Sunday, April 12, 2020

Peter Sloman's "Transfer State"

Peter Sloman is Senior Lecturer in British Politics at the University of Cambridge and a Fellow of Churchill College. He was a Junior Research Fellow at New College before moving to Cambridge in 2015. His first book, The Liberal Party and the Economy, 1929-1964 (2015) examined how British Liberals engaged with economic thought in the era of John Maynard Keynes and William Beveridge.

Sloman applied the “Page 99 Test” to his latest book, Transfer State: The Idea of a Guaranteed Income and the Politics of Redistribution in Modern Britain, and reported the following:
Page 99 of Transfer State examines the beginnings of the ‘rediscovery of poverty’ in the UK during the late 1950s and early 1960s. In this part of the book, I discuss the growing realization that the ‘welfare state’ established in Britain during the first half of the twentieth century ‘had not managed to eliminate poverty’, even when this was measured by the very limited ‘poverty line’ defined by the means-tested National Assistance scale.

William Beveridge had hoped that the contributory National Insurance system which he devised in Britain during the Second World War would ‘guarantee the income needed for subsistence in all normal cases’, but in fact the number of citizens claiming means-tested National Assistance rose from 842,000 in 1948 to 1.8 million in 1954, ‘largely because insurance benefits did not take account of regional variations in housing costs and had not kept up with inflation’. Survey research by sociologists such as Dorothy Cole and John Utting at Cambridge University and the London School of Economics also highlighted three other ‘major deficiencies in the system’: ‘the incomplete take-up of means-tested benefits, the inadequacy of support for the working poor, and the operation of the “wage-stop”, which restricted Assistance payments for unemployed workers to no more than they would have received in work’.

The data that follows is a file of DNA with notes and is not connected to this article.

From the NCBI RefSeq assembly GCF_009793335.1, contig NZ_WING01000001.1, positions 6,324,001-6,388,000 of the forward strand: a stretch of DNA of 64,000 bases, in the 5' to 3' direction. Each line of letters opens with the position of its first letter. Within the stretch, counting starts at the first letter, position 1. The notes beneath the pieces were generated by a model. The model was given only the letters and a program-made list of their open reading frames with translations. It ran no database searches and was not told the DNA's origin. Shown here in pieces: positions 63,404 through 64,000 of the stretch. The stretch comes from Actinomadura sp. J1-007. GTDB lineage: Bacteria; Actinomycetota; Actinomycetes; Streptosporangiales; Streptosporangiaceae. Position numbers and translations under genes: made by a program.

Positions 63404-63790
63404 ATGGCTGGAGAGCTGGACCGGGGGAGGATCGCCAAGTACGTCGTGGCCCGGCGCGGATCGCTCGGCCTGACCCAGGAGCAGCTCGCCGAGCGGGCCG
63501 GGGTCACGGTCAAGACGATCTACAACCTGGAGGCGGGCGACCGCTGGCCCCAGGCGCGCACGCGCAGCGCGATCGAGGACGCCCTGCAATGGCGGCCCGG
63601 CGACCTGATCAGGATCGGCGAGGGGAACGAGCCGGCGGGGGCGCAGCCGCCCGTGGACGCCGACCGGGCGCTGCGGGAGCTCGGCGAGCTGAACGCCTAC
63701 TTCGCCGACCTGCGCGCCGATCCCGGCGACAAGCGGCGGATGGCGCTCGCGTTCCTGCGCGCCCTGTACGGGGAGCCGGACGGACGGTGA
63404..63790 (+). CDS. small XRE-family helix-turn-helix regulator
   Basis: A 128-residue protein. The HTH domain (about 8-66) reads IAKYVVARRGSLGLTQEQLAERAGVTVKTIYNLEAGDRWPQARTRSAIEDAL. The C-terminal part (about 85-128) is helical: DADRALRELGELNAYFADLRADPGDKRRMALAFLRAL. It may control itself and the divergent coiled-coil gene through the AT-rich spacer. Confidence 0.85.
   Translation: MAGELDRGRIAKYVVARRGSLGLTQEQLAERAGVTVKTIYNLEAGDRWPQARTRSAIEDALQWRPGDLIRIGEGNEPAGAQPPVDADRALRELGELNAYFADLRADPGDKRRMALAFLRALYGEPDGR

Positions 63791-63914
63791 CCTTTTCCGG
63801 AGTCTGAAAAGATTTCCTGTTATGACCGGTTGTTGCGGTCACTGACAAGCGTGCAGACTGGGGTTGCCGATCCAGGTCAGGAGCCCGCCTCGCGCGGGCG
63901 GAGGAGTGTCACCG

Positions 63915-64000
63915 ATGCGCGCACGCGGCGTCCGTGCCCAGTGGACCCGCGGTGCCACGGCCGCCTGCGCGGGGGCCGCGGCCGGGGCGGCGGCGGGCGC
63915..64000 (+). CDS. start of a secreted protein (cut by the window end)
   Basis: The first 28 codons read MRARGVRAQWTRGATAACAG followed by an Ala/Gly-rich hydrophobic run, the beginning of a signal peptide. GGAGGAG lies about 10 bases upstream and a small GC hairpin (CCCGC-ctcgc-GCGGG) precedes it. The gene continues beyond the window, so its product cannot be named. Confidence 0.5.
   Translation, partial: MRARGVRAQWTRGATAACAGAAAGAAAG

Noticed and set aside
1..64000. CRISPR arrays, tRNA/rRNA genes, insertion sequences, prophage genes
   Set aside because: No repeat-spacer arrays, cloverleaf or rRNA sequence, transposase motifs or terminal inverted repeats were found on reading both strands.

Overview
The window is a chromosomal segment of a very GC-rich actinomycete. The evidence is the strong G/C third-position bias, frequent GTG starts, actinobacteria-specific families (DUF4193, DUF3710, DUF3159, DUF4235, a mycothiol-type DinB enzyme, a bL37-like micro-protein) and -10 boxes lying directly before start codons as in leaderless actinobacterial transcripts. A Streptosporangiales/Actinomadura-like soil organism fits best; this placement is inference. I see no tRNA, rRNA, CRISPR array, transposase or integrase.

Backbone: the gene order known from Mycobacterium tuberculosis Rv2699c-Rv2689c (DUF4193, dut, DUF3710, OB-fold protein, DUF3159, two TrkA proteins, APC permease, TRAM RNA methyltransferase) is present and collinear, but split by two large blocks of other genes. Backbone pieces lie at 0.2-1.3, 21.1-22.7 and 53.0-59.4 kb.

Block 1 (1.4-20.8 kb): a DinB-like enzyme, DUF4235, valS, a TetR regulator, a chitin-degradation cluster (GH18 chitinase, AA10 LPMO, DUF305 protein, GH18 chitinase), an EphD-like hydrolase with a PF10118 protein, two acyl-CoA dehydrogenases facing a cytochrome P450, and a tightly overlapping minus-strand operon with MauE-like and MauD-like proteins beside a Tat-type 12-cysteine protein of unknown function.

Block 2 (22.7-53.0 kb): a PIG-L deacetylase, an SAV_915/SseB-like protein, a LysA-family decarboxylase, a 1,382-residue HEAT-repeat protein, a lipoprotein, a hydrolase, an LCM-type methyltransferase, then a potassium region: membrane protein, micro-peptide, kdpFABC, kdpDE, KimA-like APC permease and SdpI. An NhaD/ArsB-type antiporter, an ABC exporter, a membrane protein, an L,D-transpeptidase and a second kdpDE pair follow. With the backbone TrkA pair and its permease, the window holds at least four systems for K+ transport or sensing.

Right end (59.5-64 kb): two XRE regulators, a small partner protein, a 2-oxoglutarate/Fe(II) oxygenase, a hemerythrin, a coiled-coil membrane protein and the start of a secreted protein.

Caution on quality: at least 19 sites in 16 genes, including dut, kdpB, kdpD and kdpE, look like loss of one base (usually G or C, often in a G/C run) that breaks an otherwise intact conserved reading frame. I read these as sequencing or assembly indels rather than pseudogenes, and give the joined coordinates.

In itself, the analysis on page 99 of Transfer State does not give a complete picture of the book; indeed, the material discussed here will already be familiar to many historians of British social policy. However, as I go on to say in the next few pages, it helps explain why proposals for a guaranteed minimum income – such as the Negative Income Tax scheme which Milton Friedman popularized in Capitalism and Freedom (1962) – gained wide appeal in Britain during the course of the 1960s. Guaranteed income schemes promised to solve many of the problems caused by contributory National Insurance and means-tested National Assistance by providing an automatic form of income support for all households, using the latest computer technology and drawing on information from the tax system. In many ways, this discussion paralleled the debates which took place during the US War on Poverty, though there were some significant differences in emphasis. Whereas the North American debate over guaranteed income was shaped by concerns about ‘cybernation’ and economic change, British enthusiasts tended to focus more narrowly on the practical issues of poverty relief and administrative simplification.

The 1960s ‘rediscovery of poverty’ is now a long way off, but its legacy continues to shape social policy today. In Britain, as in the USA, conservative complaints about ‘dependency culture’ helped spawn ‘welfare reform’ initiatives during the 1980s and 1990s, but tax credits and other benefits have increasingly become the central tool of anti-poverty efforts in both countries. The integration of the UK’s means-tested working-age benefits into Universal Credit can be seen as a fulfilment of the technocratic goals of the 1960s, though the system has been tied up (until the Covid crisis hit) with a controversial set of job search requirements and benefit sanctions. And, of course, the idea of a Universal Basic Income is now on the political agenda across the western world, as I show in my final chapter. The tangled history of the UK’s ‘transfer state’ thus has powerful lessons for policy-makers as they seek to construct a response to the challenges of automation, precarious work, and inequality.
Learn more about Transfer State at the Oxford University Press website.

--Marshal Zeringue